However, in most of North America English toffee is recognized as pieces of golden, buttery, hard toffee drenched in a blanket of chocolate, and topped with crown of roasted nuts, usually almonds.
English toffee is also known as buttercrunch; I’ve developed a deep fondness for the word, not only because it eliminates the confectionery confusion surrounding the term English toffee, but also because of the luscious evocativeness of the term. Buttercrunch: buttery-rich and crackling-crunchy at once. What could be more tempting?
One taste of this candy and it’s easy to see why it’s so popular; I certainly couldn’t stop at one taste! The toffee should taste of sweet, sugary caramel, generously enriched with butter for a creamy, full, flavor. The rich, dark chocolate helps ground and round out toffee, a smooth, deep bass note to toffee’s piccolo-like bursts of sweetness. The almonds on top up the decadence factor by another notch.
Tins of buttercrunch are near-ubiquitous during the holidays; they have become synonymous with indulgence and celebration. However, this candy is surprisingly, perhaps dangerously easy to make at home, so you don’t need to buy the overpriced stuff at the supermarket, just pull out your candy thermometer!
Although the classic buttercrunch is garnished with roasted almonds, I decided to put my own spin on things and use pecans instead. I also added a sprinkling of fleur de sel to heighten the sweet and salty contrasts: the result is almost insanely addictive. I put the container in the cupboard to prevent mindless noshing, and then discovered that a few days’ seasoning makes the flavors even better! However, I wouldn’t be surprised if your batch doesn’t make it that long! Tied in cellophane bags or packed into tins, this buttercrunch will surely be one of the sweetest, and most happily received gifts of the season.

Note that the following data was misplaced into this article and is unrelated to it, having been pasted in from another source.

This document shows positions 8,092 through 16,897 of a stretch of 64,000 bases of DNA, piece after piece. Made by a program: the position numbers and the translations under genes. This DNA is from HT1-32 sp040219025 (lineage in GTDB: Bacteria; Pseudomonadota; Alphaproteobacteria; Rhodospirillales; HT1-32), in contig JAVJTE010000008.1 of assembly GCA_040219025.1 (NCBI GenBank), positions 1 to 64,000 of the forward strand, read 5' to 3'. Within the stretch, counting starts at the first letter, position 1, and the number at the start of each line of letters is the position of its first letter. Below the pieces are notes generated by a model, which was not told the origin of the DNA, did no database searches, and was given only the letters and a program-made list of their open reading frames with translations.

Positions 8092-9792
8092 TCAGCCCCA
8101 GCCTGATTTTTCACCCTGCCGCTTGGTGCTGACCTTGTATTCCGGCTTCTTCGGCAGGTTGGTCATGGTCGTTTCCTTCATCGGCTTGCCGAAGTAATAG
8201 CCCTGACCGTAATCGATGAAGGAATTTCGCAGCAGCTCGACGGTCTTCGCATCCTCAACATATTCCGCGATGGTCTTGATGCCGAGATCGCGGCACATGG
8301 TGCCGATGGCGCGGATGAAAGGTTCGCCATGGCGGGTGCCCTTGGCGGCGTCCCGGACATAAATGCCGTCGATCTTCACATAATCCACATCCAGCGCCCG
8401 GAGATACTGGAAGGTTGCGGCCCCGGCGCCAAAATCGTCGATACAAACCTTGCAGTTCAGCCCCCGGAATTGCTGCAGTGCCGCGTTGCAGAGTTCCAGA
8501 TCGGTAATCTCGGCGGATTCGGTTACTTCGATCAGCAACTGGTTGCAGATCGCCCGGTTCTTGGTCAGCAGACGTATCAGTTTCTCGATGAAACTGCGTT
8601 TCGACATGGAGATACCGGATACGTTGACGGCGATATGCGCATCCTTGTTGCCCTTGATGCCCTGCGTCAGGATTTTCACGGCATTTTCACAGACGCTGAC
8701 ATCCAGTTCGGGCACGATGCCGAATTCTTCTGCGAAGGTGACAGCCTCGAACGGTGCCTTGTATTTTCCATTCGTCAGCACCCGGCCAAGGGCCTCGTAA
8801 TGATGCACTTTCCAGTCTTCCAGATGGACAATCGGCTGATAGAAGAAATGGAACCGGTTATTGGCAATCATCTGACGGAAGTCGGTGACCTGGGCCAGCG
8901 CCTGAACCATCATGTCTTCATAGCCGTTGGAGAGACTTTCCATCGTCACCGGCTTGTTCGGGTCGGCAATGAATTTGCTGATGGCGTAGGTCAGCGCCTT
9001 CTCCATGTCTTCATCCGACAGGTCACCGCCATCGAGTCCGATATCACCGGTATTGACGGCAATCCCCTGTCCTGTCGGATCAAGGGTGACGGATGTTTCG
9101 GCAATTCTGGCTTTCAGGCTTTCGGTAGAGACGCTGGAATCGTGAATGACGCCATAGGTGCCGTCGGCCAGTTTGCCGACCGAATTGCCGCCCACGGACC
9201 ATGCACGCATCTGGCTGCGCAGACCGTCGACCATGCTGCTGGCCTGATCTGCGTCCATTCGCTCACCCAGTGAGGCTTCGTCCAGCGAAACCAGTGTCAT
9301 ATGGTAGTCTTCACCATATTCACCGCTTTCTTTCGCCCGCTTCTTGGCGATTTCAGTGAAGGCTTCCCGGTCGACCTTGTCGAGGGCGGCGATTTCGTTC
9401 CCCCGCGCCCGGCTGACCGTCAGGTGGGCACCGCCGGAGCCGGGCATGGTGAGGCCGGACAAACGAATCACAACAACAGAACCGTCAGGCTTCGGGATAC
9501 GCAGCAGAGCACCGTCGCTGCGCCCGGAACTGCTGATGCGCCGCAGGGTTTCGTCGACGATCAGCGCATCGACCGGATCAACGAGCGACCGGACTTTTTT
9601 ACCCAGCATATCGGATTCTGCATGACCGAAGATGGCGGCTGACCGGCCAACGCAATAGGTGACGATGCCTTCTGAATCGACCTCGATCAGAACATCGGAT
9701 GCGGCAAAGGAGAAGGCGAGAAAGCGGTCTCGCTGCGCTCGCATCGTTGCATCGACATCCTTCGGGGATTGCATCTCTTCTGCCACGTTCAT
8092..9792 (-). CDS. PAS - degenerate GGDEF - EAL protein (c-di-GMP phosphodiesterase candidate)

A couple of notes: when making the toffee, try to pour it out as evenly as possible. Also try not to make it too thick, as that might make it difficult to bite through when it’s hardened. You can try to use an offset spatula or knife to spread the toffee around, but don’t manipulate it too much: it sets up quickly.
Toffee, like most other confections, are quite sensitive to humidity. Definitely store your buttercrunch in an airtight container in a dry place, or it will get soft and sticky quickly.
Many English toffee recipes do not call for tempering the chocolate. Instead, you can simply pour melted chocolate on top of the toffee, or even put chocolate chips on the still-hot toffee and spread it around with a knife to let it melt. I am a fan of tempered chocolate, because I think it tastes better (it’s got that snap when you bite into it) and it looks better (shiny, smooth, and hard). Tempered chocolate, of course, also keeps better: it won’t melt or get damaged as easily as a soft chocolate coating. However, I understand that tempering can be a time-consuming process that requires Zen master-like patience, and I also don’t have the space in this entry to provide a Tempering 101: Tutorial, so I completely understand if you’d just rather stick with plain melted chocolate. Do use a good quality chocolate no matter what, though: a luxurious confection like this deserves the best of ingredients. I used my Callebaut 54%.
(I hope to cover tempering in a post in the future. In the meantime, if you want a good, clear guide to tempering, go to David Leibovitz’s post here.)
I hope you are all enjoying the holiday season with your loved ones. Since I’m not sure I’ll get in another post before Christmas, I’d like to wish you all a Merry Christmas and hope that Santa leaves you something sweet underneath the Christmas tree – or should it be the other way around for us bakers?
- 3/4 cup ( 5 1/4 oz) sugar
- 1/2 cup (4 oz) light brown sugar
- 1/2 cup (4 oz) unsalted butter, cut into pieces
- 1/8 teaspoon baking soda
- 1 teaspoon vanilla extract
- 1 cup pecan halves, toasted and chopped into small pieces
- fleur de sel
- Line a baking sheet or pan with a silicone baking mat.
- Combine the sugars, butter, vanilla, and salt in a medium saucepan. Cook over medium heat, stirring to combine, until it comes to a boil.
- Continue cooking without stirring until the mixture reaches 298°F on a candy thermometer.
- Remove from heat and stir in the baking soda and vanilla.
- Pour the mixture onto the baking sheet and spread it out evenly, working quickly before it sets. Let the toffee layer cool completely.
- Either temper the chocolate or simply melt it in a double boiler. Pour the chocolate over the toffee layer and spread out evenly.
- Immediately sprinkle the pecans over the chocolate. Sprinkle a few grains of fleur de sel over the chocolate. Let the chocolate fully set.
- Break the toffee into pieces before serving.